Sometimes buying is easier at one place even if you are paying a little more than making the more difficult purchase at So, are you going to follow that path of least resistance or are you going to put forth some effort to save money?

Just for conversation’s sake, here are some things that I spend more on than what some would call reasonable:

  • Car Repair – Not labor, but on any parts. I usually spend the longer dollar since typically you get a much better warranty.
  • Hunting Equipment – One of my hobbies. I use the equipment hard, expect it to last, therefore I pay more and get more.
  • Shoes – Hey, they are my feet. I want them happy.
  • Clothes – Because of all the travel I do, I expect them to hold up and last.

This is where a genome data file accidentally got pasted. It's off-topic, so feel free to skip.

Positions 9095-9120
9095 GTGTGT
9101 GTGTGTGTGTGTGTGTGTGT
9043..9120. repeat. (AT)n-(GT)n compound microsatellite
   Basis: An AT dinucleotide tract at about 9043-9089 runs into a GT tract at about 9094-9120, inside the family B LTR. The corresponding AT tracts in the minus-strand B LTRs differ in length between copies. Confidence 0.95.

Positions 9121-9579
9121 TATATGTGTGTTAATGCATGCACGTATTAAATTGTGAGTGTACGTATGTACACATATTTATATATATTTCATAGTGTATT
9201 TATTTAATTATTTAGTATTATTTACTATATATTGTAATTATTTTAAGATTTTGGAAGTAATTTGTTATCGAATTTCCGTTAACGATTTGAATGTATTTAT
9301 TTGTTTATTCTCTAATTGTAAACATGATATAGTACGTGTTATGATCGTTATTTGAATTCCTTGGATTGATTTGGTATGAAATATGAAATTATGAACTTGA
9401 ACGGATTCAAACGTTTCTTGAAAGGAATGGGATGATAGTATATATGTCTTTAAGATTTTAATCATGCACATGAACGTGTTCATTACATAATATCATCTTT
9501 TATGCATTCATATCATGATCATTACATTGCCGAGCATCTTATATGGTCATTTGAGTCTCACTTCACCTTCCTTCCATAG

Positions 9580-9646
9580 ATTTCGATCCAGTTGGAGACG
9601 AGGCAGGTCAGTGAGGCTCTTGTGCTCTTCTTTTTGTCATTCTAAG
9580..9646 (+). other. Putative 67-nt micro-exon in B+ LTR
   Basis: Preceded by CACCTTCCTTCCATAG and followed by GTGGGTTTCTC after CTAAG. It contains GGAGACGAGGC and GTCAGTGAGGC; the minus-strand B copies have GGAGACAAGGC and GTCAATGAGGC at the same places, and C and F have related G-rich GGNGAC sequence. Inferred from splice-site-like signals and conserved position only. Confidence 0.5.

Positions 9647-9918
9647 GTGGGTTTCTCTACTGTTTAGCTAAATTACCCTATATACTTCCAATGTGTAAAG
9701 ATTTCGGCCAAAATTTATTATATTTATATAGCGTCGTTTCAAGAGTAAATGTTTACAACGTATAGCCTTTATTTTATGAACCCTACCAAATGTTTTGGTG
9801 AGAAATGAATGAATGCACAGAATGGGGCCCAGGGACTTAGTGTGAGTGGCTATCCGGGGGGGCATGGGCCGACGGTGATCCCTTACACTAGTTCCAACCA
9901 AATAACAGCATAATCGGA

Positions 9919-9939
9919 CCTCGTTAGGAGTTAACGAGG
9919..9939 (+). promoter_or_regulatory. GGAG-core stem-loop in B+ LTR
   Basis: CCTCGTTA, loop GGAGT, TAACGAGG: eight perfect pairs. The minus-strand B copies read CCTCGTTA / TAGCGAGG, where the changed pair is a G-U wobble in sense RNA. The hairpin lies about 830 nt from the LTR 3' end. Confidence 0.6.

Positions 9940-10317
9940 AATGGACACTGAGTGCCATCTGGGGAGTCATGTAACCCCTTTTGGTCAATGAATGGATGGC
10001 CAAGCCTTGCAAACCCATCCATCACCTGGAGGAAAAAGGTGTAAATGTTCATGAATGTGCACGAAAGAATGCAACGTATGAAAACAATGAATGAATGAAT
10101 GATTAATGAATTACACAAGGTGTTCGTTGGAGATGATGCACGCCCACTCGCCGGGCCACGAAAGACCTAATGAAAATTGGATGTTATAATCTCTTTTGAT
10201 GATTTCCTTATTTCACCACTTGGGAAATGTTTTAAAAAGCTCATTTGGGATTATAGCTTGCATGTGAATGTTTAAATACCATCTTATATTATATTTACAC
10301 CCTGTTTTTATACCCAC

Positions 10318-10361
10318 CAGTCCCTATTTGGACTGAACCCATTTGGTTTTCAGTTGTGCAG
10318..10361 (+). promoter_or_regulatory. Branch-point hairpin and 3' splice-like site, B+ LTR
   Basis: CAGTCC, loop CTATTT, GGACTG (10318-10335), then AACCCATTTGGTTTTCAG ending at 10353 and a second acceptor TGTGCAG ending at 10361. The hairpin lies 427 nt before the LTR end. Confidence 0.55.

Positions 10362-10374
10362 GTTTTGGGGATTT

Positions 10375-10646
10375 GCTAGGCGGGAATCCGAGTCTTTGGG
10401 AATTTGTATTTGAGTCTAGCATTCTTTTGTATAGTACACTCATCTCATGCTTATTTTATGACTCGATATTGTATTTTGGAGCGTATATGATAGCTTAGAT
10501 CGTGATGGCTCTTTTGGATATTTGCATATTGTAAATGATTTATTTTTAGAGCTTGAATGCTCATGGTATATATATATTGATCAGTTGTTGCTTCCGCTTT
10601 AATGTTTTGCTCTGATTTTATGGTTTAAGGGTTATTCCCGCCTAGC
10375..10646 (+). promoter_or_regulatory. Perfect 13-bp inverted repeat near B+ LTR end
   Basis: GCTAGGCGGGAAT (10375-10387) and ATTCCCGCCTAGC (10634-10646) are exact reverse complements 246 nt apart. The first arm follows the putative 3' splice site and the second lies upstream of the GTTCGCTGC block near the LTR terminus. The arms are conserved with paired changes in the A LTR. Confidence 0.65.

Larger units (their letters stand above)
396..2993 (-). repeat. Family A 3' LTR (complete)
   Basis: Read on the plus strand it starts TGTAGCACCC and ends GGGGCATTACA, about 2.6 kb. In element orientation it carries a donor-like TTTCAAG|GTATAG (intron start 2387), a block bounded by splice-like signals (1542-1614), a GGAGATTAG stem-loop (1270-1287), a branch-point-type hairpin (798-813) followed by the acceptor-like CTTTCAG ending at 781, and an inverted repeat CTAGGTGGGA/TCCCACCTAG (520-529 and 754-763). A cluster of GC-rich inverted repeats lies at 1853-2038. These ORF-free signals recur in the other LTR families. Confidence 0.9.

Here are some things I WON’T spend extra on and try to buy the cheapest available:

  • Reading Glasses – I lose them. Often. So I try to buy them at a dollar store and buy 10 pairs.
  • Phone and Computer Charging Cords – I either lose them or they break. I think they are made to fail. It has been quite a while since I bought any since every rental car center and every hotel has a box of charging cords you can sift through and find your style.
  • Bottled Water – I would buy FIJI, which is expensive, but it is in a square bottle and doesn’t fit in a single drink holder I have ever seen. So I buy whatever is cheap and round.

That is enough to get the conversation rolling I hope. Hope you all have projects closing. That makes everyone happy.

Till the next time,